Corporate social responsibility (CSR) initiatives and environmental awareness bring carbon offsetting to the forefront.
Businesses can take this opportunity to make a positive impact to mitigate climate change while boosting marketing campaigns as a side effect.
Carbon offsetting is one way to incorporate these elements into marketing seamlessly. It can have various manifestations, depending on what marketing teams want to execute.
In this post, I’ll explain the importance of carbon offsetting in marketing and share some proven ideas for blending carbon offsetting goals into your marketing plans naturally.
Every person and business has a carbon footprint creating greenhouse gas emissions that contribute to the climate crisis.
Carbon offsetting is one way to reduce or eliminate a company’s negative carbon contribution by reducing the amount of carbon in the atmosphere. The goal is to become net-zero — some go a step further to become net-negative, reducing more carbon than the business produces.
Companies should research and invest time in carbon offsetting for the planet’s betterment and a boosted marketing strategy. Whatever carbon offsetting option a business chooses should align with the company’s industry.
For example, customers may need clarification about why a tech company is planting trees when they should be working on reducing e-waste or investing in carbon-reducing tech startups.
Marketing teams should avoid reckless, persistent messaging of carbon offsetting missions — it should always be organic and optimistic. Otherwise, customers could question if it’s greenwashing.
Eco-awareness in marketing strategies informs customers of a company’s priorities, helping build brand awareness and customer loyalty through shared values.
Luckily, there are many ways marketing teams can implement carbon offset cleverly.
Marketing efforts require more carbon than companies perceive.
The first step is having the marketing team evaluate their carbon footprints. These evidence-based numbers will inform how much they need to reduce.
Consider looking at the carbon footprint and energy consumption regarding:
Discovering these numbers should also consider growth. Will the marketing team or business grow in the future, and how can the carbon offsetting strategy grow with that circumstance? If the carbon offsetting program doesn’t change, the marketing team cannot incorporate it strategically.
After analysis, the marketing team can begin habit shifts that propel more carbon-offsetting undertakings. Reducing power consumption is vital, which means researching alternatives to the aforementioned marketing materials or switching to working from home some or all days of the workweek.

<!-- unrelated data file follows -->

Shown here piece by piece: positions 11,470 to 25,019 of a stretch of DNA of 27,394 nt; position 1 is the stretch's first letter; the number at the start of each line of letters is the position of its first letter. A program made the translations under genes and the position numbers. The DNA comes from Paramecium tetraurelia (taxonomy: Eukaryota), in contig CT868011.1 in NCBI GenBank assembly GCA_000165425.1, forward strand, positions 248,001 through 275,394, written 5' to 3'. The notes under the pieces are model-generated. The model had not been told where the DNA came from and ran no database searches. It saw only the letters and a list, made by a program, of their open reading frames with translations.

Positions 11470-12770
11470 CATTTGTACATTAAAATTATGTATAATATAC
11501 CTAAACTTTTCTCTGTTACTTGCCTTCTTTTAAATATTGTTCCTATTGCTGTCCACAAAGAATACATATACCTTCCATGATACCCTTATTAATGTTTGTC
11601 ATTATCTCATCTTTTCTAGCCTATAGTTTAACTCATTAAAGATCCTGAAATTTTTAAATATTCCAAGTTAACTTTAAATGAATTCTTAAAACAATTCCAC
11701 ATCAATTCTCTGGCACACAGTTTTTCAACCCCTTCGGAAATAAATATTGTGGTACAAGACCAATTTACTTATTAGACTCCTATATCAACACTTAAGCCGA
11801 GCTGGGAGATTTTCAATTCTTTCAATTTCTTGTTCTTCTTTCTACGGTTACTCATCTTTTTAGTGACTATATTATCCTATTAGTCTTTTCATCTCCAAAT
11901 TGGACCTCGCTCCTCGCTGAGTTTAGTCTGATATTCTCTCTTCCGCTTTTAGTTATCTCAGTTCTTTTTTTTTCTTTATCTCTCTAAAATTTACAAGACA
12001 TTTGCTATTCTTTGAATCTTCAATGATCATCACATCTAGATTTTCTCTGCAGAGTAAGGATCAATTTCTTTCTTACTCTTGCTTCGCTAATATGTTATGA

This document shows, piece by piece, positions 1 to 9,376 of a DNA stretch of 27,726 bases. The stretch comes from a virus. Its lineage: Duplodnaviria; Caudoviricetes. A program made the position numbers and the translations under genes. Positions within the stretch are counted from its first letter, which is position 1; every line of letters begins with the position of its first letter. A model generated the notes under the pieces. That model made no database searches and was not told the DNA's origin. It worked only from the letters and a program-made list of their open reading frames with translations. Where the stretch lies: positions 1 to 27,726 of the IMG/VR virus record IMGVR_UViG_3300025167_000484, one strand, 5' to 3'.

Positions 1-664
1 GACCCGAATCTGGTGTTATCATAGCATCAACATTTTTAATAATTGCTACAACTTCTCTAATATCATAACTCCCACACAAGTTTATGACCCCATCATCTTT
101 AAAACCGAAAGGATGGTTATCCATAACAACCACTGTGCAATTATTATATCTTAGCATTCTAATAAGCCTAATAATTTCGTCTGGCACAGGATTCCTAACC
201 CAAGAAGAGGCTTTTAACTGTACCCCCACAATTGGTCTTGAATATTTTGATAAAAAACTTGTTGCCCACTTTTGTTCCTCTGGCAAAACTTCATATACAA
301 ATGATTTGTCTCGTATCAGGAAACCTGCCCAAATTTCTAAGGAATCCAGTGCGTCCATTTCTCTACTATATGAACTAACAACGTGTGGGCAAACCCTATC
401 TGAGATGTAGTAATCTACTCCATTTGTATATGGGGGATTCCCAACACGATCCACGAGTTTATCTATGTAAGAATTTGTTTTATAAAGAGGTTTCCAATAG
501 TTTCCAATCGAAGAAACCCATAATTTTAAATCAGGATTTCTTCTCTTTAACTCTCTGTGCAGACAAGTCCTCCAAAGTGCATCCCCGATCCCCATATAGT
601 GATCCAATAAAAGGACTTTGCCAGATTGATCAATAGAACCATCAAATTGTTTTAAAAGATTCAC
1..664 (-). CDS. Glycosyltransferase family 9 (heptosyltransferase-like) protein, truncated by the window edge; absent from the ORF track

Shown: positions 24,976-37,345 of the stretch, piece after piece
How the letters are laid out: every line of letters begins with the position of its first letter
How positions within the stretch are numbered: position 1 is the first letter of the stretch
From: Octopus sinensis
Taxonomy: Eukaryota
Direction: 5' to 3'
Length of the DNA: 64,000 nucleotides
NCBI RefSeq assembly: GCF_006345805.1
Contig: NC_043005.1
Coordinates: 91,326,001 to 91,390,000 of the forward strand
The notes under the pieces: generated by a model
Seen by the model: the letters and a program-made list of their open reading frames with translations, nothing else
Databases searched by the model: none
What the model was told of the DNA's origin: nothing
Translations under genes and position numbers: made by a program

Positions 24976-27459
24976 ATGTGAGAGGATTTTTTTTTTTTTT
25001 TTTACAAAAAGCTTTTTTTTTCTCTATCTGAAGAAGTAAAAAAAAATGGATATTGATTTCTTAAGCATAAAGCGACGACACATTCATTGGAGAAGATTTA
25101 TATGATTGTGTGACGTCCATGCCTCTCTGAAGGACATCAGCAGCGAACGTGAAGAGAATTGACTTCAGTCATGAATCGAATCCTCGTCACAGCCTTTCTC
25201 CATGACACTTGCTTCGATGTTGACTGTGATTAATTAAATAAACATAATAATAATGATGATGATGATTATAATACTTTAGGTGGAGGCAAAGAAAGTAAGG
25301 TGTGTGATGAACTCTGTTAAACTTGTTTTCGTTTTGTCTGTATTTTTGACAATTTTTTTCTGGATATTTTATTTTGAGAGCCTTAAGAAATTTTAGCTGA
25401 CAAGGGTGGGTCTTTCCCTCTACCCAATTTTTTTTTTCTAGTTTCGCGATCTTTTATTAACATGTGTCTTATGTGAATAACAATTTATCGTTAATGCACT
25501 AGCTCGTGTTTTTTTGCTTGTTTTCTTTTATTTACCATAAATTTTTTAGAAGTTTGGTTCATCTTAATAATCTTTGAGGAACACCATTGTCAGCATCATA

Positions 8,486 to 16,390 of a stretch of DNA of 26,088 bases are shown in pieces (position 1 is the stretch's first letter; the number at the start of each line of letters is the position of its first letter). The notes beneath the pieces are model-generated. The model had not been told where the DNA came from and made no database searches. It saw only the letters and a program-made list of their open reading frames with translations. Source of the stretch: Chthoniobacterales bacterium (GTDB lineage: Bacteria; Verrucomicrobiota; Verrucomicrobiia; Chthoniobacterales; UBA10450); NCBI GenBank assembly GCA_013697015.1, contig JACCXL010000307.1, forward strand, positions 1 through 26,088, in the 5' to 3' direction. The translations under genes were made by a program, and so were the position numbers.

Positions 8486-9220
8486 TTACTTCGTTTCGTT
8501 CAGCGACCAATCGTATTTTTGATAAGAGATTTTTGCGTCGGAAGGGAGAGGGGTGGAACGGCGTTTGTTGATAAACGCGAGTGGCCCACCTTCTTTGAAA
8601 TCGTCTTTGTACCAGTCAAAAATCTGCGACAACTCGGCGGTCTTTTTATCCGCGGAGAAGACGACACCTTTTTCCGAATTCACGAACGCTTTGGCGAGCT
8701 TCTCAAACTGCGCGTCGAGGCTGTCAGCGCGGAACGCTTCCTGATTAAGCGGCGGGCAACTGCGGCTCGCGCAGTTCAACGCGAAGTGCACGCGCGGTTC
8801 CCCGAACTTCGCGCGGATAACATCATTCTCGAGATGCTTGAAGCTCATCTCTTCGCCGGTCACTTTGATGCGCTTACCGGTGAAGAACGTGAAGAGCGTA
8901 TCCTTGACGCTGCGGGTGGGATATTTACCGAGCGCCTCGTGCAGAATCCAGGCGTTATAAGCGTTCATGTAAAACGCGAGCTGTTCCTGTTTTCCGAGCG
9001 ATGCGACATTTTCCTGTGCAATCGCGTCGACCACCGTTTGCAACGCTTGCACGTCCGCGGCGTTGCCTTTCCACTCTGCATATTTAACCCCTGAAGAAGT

Marketing strategies involve more than what’s inside the office or within digital social media accounts. Every aspect of the marketing team, including travel, emits carbon. Because marketing teams network or go to conferences more than other teams, they can adjust their work dynamic for more video conferencing and work-from-home days to reduce impact.
For marketing teams, carbon offsetting must begin with analysis and reduction before committing to carbon offsetting strategies. It ensures the appropriate execution of the grander plan, and resources go to the most impactful marketing areas.
It makes marketing teams aware of their impact and the diversity of influences on the atmosphere. If they lack self-reflection and awareness of their effect, the public carbon offsetting strategy will be disingenuous.
Now, the marketing team knows how they emit the most carbon and made steps to reduce it within the group. Now, the marketing peripherals can make adjustments.
Marketing teams can switch to less carbon-intensive products, including:
These switches will offset some carbon on top of other initiatives a company may choose. Businesses can invest in carbon-offsetting projects or renewable energy creation and distribution. However, these are the specific items marketing teams have control over.
Working with carbon-neutral companies, choosing digital over physical, and learning more about how digital communications emit carbon will be focal points for most marketing teams.
High-quality videos and photos in marketing emails may be advantageous for branding. However, if a company sends so many emails or social posts that it borderlines spam, all of that media distribution emits carbon. Refine strategies to reduce the frequency of communications and file sizes without reducing campaign effectiveness.
In social media or written digital communications, marketing teams can highlight carbon-offsetting actions they’re taking. Plus, they can accentuate additional projects their company is working with to further carbon reduction efforts on a company level.
Adding snippets about progress and keeping records of the journey on the company website will solidify the business as a forerunner in sustainability.
As new technologies arise, marketing teams will discover more ways to reduce their carbon footprint and offset it by promoting, supporting, and funding initiatives. Reducing carbon footprints is a continuous process — not a one-time project to check off at the end of the day.
The choice to engage with carbon offsetting strategies should always be motivated by the planet’s well-being first. However, marketing teams can take this and create a more wholesome marketing strategy for a well-honed brand image.
It will deepen a company’s relationship with its core values, holding them accountable for the social responsibility goals they set.
Additionally, it can inspire consumers to become more environmentally conscious, creating a cycle of positive change that will one day solidify greener life choices for all.